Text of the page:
College Cancels Common’s Speech Over Assata Shakur Song
Amid outcry from the state police union, a New Jersey university has decided to cancel a commencement speech from rapper Common over a song he wrote a fifteen years ago in honor of Black activist Assata Shakur.
Kean University students expressed interest in hearing Common speak at graduation in large part due to his powerful and emotional single “Glory,” written for the 2014 civil rights film Selma. But a union representative told NJ.com that Kean’s decision to go with Common would be a “slap in the face” given his 2000 track — “A Song for Assata” — is an ode to Black Panther Joanne Chesimard (aka Assata Shakur), who was convicted of the 1973 killing of a New Jersey trooper.
Shakur, who is currently living in political asylum in Cuba after escaping prison in 1979, has long been upheld as a symbol of Black resistance and liberation.
On the song, which details the mistreatment she endured while in police custody, Common declares:
In the Spirit of Assata Shakur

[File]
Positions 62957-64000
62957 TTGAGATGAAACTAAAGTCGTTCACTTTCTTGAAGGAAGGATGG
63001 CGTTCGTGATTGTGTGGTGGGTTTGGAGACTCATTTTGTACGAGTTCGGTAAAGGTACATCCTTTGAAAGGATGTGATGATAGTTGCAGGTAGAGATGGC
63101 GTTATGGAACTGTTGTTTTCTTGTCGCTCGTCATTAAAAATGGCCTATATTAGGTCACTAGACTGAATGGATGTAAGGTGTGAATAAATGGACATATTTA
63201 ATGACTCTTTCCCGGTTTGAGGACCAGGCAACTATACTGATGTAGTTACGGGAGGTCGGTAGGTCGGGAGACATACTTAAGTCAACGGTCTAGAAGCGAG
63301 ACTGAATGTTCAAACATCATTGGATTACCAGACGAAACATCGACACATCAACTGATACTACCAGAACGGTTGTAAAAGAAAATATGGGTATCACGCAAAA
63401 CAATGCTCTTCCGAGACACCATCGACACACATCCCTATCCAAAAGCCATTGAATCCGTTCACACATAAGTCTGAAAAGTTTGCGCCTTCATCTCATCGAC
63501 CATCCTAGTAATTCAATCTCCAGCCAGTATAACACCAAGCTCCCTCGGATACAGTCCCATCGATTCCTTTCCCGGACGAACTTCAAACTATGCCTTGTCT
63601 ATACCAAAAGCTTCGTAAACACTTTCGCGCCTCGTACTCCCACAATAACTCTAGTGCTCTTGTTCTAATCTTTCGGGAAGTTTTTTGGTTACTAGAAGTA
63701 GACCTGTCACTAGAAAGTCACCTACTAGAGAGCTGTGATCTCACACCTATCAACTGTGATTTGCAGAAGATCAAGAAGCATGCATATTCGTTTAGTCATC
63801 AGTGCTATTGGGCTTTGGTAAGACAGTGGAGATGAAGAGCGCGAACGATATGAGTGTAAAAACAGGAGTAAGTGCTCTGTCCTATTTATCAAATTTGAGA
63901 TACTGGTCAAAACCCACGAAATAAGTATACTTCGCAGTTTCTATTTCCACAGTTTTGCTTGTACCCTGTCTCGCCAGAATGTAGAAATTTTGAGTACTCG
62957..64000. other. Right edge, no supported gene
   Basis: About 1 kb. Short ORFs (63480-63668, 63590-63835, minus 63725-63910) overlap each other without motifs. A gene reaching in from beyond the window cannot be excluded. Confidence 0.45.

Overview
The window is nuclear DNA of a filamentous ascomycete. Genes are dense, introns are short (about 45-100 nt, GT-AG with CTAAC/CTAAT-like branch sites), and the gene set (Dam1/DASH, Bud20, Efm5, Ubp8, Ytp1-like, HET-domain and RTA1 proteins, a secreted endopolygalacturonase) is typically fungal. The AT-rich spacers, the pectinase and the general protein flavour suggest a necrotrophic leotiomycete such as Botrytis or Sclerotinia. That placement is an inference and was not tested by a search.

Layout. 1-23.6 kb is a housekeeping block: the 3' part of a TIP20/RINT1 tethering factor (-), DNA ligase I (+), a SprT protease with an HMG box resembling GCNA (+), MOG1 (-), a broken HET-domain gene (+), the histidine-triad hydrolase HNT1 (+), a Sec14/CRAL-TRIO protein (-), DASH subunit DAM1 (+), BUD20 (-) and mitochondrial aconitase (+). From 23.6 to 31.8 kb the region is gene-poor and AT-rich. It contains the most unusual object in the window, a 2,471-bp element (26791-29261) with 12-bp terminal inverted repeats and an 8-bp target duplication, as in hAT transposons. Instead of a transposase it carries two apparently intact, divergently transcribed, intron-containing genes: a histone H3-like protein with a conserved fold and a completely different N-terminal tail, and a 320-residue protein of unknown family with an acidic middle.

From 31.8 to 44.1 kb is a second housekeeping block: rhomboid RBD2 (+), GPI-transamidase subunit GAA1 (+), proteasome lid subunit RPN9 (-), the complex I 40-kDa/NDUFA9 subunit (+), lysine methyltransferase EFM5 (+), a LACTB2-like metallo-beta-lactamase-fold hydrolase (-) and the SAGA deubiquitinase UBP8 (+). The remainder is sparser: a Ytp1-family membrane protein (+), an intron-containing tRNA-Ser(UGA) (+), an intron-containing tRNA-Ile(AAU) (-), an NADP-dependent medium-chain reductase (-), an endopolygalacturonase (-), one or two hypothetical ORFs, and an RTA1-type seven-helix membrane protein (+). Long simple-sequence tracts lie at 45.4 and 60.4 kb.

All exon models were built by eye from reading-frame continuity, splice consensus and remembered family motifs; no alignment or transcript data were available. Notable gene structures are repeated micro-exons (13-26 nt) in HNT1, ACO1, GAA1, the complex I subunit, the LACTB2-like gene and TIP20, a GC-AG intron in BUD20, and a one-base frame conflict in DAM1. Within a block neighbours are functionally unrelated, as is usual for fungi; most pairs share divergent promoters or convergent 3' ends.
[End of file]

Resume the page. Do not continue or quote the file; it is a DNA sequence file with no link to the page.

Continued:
We make this movement towards freedom
For all those who have been oppressed, and all those in the struggle
In an email statement, Chris Burgos, president of the State Troopers Fraternal Association of New Jersey, said:
“What is troubling here is that a state university that is subsidized with state taxpayer funds, is once again being questioned on their decision-making at the highest levels.”
A university spokeswoman said the announcement of Common’s commencement speech, made Monday night, was premature. The school is currently pursuing other options for a speaker.
Common has yet to comment on Kean’s decision to cut him from the program. Watch the video below to listen to “A Song For Assata.”